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I'm trying to use Bison to generate a parser, in C++. The grammar is fine, but I'm having some quick trouble with the actions. Here's a simple sample:

statements
: statement
| statements statement;

As far as I know, this is a pretty normal thing to do. The question I have is which is derived first. For example, if I have an input which looks like

statement statement statement statement

does Bison call my actions as

statement (statement (statement (statement))))

or

(((statement) statement) statement) statement

I'm trying to construct a linked list of the rules invoked here, and I want to keep the list in the same order as was input. Right now, I've got

statements
: statement
{ 
  $$ = $1; 
}
| statements statement
{ 
  dynamic_cast<ParsedFile::Statement*>($1)->Next = dynamic_cast<ParsedFile::Statement*>($2);
  $$ = $1;
};

Edit: OK, so I could do something like this:

switch_statement
: SWITCH '(' expression ')'
{ 
  auto Switch = p.Make<ParsedFile::SwitchStatement>();
  Switch->Test = dynamic_cast<ParsedFile::Expression*>($3);
  p.NewScope();
  $$ = Switch;
}
'{' case_statements '}'
{
  auto Switch = dynamic_cast<ParsedFile::SwitchStatement*>($5);
  Switch->Cases = p.statements.top();
  p.PopScope();
  p.AddToCurrentScope(Switch);
};

default_statement
: DEFAULT ':' 
{
  auto Default = p.Make<ParsedFile::DefaultStatement>();
  p.NewScope();
  $$ = Default;
}
statements
{
  auto Default = dynamic_cast<ParsedFile::DefaultStatement*>($3);
  Default->Statements = p.statements.top();
  p.PopScope();
  p.AddToCurrentScope(Default);
};

case_statement
: CASE expression 
{
  auto case = p.Make<ParsedFile::CaseStatement>();
  p->Value = dynamic_cast<ParsedFile::Expression*>($2);
  p.NewScope();
  $$ = case;
}
DOUBLE_COLON statements
{
  auto Case = dynamic_cast<ParsedFile::CaseStatement*>($3);
  Case->Statements = p.statements.top();
  p.PopScope();
  p.AddToCurrentScope(Case); 
};

case_statements
: case_statement
| case_statements case_statement
| case_statements default_statement;
share|improve this question
    
Why the downvote? –  Praetorian Jul 26 '11 at 20:48
    
@DeadMG: note that, because you append $2 to $1, then "return" $1 through $$, you'll reset the same node's Next pointer after the next derivation. If you desperately want a linked list (why not a vector or deque?), you must keep pointers to both its head and its tail. –  larsmans Jul 26 '11 at 20:53
    
@larsmans: I'm not using a vector or deque because I've nowhere to store it that I can depend on. There may be several statements in a stack (C-style grammar) and Bison doesn't really provide for keeping around complex containers. Actually, come to think of it, I never twigged that they would be an actual stack, so I could just store it in my user-provided argument, and use mid-rule arguments to push and pop it. –  Puppy Jul 26 '11 at 20:56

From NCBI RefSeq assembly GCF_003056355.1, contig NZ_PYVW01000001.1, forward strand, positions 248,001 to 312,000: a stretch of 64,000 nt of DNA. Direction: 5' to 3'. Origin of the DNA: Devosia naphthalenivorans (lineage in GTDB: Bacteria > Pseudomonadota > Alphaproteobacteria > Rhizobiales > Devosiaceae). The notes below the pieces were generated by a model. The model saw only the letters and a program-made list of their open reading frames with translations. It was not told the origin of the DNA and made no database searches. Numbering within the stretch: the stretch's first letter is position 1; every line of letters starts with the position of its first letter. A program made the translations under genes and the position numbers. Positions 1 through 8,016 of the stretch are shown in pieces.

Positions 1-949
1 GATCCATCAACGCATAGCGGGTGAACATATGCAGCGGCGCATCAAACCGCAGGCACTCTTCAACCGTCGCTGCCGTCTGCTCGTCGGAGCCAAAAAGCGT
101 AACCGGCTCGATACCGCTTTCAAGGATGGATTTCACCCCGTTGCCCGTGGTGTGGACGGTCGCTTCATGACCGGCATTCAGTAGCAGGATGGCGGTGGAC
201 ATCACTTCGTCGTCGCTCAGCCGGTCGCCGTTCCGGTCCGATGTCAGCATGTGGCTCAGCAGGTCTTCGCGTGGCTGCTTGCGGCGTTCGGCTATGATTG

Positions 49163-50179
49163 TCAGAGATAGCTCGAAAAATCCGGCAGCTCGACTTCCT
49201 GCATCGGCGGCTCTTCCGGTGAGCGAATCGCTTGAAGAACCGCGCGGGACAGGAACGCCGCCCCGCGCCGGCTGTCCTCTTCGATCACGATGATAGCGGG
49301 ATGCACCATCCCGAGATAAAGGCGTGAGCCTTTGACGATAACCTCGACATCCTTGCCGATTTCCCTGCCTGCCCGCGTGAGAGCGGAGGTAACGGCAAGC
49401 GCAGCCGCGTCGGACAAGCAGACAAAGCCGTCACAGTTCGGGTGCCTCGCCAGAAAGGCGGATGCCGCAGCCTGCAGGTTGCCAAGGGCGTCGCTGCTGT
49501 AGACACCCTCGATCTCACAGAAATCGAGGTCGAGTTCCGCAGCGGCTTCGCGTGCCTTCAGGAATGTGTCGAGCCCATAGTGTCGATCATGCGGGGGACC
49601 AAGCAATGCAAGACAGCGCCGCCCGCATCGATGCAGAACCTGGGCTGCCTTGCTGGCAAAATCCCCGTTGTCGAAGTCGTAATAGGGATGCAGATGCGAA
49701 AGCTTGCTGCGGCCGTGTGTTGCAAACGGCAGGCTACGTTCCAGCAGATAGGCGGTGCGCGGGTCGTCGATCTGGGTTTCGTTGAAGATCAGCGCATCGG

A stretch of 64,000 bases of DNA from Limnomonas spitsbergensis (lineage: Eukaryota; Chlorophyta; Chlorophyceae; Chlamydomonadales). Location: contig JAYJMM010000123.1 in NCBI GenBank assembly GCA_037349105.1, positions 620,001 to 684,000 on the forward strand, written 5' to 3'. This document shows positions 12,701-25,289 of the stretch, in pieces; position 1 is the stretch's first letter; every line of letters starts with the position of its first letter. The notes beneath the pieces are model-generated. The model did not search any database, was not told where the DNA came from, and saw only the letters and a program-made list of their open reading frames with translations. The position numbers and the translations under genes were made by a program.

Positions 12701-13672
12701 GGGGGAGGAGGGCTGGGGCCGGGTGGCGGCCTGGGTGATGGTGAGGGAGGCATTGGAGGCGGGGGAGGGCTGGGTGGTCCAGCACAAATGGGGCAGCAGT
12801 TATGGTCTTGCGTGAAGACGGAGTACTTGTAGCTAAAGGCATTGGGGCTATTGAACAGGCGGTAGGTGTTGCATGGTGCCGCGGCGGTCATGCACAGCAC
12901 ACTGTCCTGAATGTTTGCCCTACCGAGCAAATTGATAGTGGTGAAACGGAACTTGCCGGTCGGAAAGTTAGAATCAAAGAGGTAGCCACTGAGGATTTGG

1 Answer 1

up vote 4 down vote accepted

It associates to the left, i.e.

(((statement) statement) statement) statement

You can tell that this is the only possibility because this can be reduced to statements statement, which is one of your productions. The other option

statement (statement (statement (statement))))

would have to be reduced to statement statements, which is not one of your productions. However, you can use this if you want right-associativity instead.

Your code will not produce a linked list as-is, because after joining one statement with the other, you return a pointer to the first statement, so when the next statement comes around you're overwriting the Next pointer of the first statement.

Changing the order to right associative should solve this, but note that this will require linear parser stack space in the number of statements. If you expect many statements you should therefore consider building the linked list in reverse.

share|improve this answer
    
Thanks for your input. I edited my OP to reflect a different strategy to the same problem- I'd appreciate your response. If not, then I will accept your answer as it does answer the original question. –  Puppy Jul 26 '11 at 21:14
    
@DeadMG: I tend to avoid writing stateful code in actions, as it can be hard to follow the order of things. Consider writing your actions in the form $$ = foo($1, $2). The order is then the same as if you'd written foo(foo(foo(bar(first), second), third), fourth). –  hammar Jul 26 '11 at 21:36
    
I need that kind of thing for scopes, to determine the correct scope to use. Doing it the other way I think just wasn't viable. For scope-less constructs like expressions, however, they will be built functionally rather than statefully. –  Puppy Jul 26 '11 at 23:05

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